Authorities in the southwestern Chinese province of Sichuan on Wednesday suspended the license of rights attorny Lu Siwei at a disciplinary hearing, citing his public comments on the case of the 12 Hong Kong activists detained at sea in August 2020.
Judicial authorities in Sichuan’s provincial capital Chengdu moved on Jan. 4 to strike Lu off, alleging that he made “inappropriate remarks” in public about the case, thereby “breaking Chinese law and professional guidelines for lawyers.”
Faced with the loss of his license to practise law, Lu opted for a full hearing. He was dragged into the building by police officers on Wednesday as he showed up at the Sichuan provincial department of justice in Chengdu.
“Lawyer Lu Siwei was escorted to the justice department directly from his home in his wife’s car,” a lawyer at the scene, who asked to remain anonymous, told RFA on Wednesday.
“He wasn’t allowed contact with anyone else, and was taken straight inside the building. His two lawyers were intercepted — one of them got to go inside after a struggle,” the lawyer said.
Xie Yanyi, who represented Lu at the hearing, dismissed the evidence brought by officials against Lu at the hearing.
“The allegations made by the investigators during the hearing over Lu Siwei’s so-called violations of law and discipline were entirely fictitious; they didn’t hold water,” Xie told RFA.
He said the hearing had ended with the suspension of Lu’s license.
“The Sichuan department of justice made no attempt to investigate the allegations, and just issued a notice of suspension of [Lu’s] license without bothering to verify the details,” Xie said. “It should at least have conducted a preliminary investigation.”
He said the conduct of the hearing was tantamount to persecution.
“Everyone inside the room were insiders; this was basically a behind-closed-doors hearing,” he said. “The whole process was illegal right from the start.”
“Rushing to an administrative punishment in such a way … is essentially illegal persecution,” Xie said.
Consular staff sent by foreign diplomatic missions, including those of Canada, Denmark, France, the United Kingdom and the United States, were also denied entry to the hearing, which was then held behind closed doors.
The lawyer said there was a strong police presence outside the building, with checkpoints at either end of the street.
“The Department of Justice has set up police checkpoints at both ends of the road,” the lawyer said. “I also saw a large police vehicle outside and seven or eight smaller ones.”
“There are actually not as many police officers in uniform as plainclothes … [the plainclothes officers] are guarding the place very tightly by following people and coming forward [when they approach the building].”
Fellow rights attorney Ren Quanniu, who also faces the loss of his lawyer’s license for defending another of the Hong Kong 12, Xu Yan, wife of rights attorney Yu Wensheng, were taken away by police, the lawyer said.
“There was a standoff between them and the intercepting police officers,” the lawyer said. “Some people who had gotten involved in a more intense altercation were taken straight to the local police station.”
“Initially, the police denied them water, but they are saying that they have now been given lunch,” the lawyer said.
Large-scale purge of lawyers since 2015
Lu and Ren both received notification around New Year that their licenses were being reviewed by their local judicial affairs bureaus because they had “posted inappropriate remarks” online.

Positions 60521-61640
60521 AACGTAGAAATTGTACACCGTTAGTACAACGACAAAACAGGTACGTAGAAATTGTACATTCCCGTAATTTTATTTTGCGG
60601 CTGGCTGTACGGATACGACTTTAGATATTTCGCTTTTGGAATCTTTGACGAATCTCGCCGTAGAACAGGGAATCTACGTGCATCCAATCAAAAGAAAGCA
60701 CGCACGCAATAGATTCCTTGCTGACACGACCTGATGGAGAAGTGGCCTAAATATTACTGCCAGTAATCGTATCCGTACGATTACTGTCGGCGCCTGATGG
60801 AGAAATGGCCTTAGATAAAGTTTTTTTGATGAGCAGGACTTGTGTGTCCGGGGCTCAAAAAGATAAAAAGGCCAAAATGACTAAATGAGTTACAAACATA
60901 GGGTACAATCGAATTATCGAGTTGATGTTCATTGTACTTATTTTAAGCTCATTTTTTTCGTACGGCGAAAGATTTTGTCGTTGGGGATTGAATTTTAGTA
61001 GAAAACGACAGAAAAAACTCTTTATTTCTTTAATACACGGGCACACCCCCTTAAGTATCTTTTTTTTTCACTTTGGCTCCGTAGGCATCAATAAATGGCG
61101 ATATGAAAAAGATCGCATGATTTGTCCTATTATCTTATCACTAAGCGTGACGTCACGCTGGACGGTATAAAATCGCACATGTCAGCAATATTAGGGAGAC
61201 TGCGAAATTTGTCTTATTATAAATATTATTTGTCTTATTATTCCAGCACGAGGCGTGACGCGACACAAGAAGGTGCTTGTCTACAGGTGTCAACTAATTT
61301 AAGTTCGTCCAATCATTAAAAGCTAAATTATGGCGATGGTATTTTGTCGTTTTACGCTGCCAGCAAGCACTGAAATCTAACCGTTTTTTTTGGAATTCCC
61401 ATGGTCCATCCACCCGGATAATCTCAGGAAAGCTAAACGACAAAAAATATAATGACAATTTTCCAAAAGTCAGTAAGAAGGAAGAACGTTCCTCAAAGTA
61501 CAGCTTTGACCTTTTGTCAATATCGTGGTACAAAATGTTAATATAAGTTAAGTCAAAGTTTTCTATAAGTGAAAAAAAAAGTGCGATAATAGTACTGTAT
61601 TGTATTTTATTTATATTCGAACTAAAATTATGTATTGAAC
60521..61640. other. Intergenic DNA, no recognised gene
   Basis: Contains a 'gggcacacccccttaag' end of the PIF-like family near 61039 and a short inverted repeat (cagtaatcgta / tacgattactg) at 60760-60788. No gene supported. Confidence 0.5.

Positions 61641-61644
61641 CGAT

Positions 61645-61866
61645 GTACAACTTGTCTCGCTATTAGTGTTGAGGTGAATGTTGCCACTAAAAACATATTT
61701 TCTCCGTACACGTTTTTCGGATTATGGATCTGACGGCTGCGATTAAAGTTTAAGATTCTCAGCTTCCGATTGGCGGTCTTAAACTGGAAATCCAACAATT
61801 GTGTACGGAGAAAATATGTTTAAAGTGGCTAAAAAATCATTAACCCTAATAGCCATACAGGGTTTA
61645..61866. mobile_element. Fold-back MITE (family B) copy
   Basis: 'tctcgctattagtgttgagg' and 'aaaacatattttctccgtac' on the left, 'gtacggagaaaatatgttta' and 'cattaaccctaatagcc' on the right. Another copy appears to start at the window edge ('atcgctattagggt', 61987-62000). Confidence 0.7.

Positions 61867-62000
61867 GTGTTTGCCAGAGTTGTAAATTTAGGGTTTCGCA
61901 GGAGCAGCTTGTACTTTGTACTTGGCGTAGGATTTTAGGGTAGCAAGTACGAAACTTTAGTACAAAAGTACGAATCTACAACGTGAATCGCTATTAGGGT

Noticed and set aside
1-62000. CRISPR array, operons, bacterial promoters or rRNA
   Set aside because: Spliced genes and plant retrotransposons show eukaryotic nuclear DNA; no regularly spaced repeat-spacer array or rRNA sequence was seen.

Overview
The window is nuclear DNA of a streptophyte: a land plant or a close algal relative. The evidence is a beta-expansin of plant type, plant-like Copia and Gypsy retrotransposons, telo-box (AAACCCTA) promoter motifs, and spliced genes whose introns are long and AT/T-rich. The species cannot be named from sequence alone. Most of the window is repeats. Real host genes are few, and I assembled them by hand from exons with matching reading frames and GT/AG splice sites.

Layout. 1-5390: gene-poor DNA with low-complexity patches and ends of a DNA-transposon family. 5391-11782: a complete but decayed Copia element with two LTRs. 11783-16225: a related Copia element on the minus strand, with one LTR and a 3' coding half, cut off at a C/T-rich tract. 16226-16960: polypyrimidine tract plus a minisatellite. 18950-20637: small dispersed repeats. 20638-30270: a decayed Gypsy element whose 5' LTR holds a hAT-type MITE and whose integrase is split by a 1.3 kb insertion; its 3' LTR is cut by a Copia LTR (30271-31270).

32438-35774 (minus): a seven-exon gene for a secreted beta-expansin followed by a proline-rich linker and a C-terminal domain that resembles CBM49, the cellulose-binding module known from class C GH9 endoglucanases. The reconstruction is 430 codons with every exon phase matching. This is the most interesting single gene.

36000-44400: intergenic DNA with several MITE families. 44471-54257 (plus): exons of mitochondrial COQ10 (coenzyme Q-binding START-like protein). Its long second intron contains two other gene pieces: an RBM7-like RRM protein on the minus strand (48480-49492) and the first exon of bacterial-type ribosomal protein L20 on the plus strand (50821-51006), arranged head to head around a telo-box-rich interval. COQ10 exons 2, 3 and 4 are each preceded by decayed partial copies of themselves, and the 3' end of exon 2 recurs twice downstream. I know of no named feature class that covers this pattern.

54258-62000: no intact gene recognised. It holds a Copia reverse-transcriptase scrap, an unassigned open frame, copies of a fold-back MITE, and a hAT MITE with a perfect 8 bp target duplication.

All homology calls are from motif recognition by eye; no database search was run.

Lu, who was never allowed to visit his client Quinn Moon in Yantian Detention Center in Shenzhen, despite being hired by her family, was particularly vocal in the months following the initial detention of the 12 protesters aged 16 to 33 by the China Coast Guard on Aug. 23, repeatedly commenting about his attempts to gain access to his client, to no avail.
In a Dec. 31 notice sent to Ren, who was hired by the family of Wong Wai-yin but similarly prevented from carrying out his instructions, judicial authorities in the central province of Henan, said his license was also under review for “violating Chinese law and professional guidelines for lawyers.”
Ren’s hearing will be held on Jan. 19.
On Dec. 31, 2020, a court in the southern Chinese province of Guangdong handed down jail terms of up to three years to 10 of the 12 Hong Kong protesters detained on Aug. 23 as they tried to flee a national security crackdown in the city, on charges linked to “illegally crossing a border.”
The Yantian District People’s Court in Guangdong’s Shenzhen city sentenced Ren’s client Tang Kai-yin to three years’ imprisonment for “organizing others to cross a border illegally,” while fellow activist Quinn Moon — Lu’s client — was jailed for two years on the same charge.
Fellow defendants Cheng Tsz-ho, Cheung Chun-fu, Li Tsz-yin, Andy Li, Wong Wai-yin, Kok Tsz-Lun, Jim Man-him, and Cheung Ming-jyu were each jailed for seven months each for “illegally crossing a border” and fined 10,000 yuan each.
The remaining two detainees — Liu Tsz-man and Hoang Lam-fuk — were sent back to Hong Kong after the authorities said they wouldn’t pursue charges against them, as they were under 18 at the time of their detention.
All 12 detainees were consistently denied access to defense attorneys hired by their families and allocated government-approved attorneys to represent them at a trial that was effectively held behind closed doors.
Since beginning a nationwide crackdown in July 2015, authorities in provinces and cities across China have conducted large-scale purges of lawyers deemed not to be toeing the party line, with hundreds losing their licenses in Hunan alone in September 2020.
Reported by Gao Feng for RFA’s Mandarin and Cantonese Services. Translated and edited by Luisetta Mudie.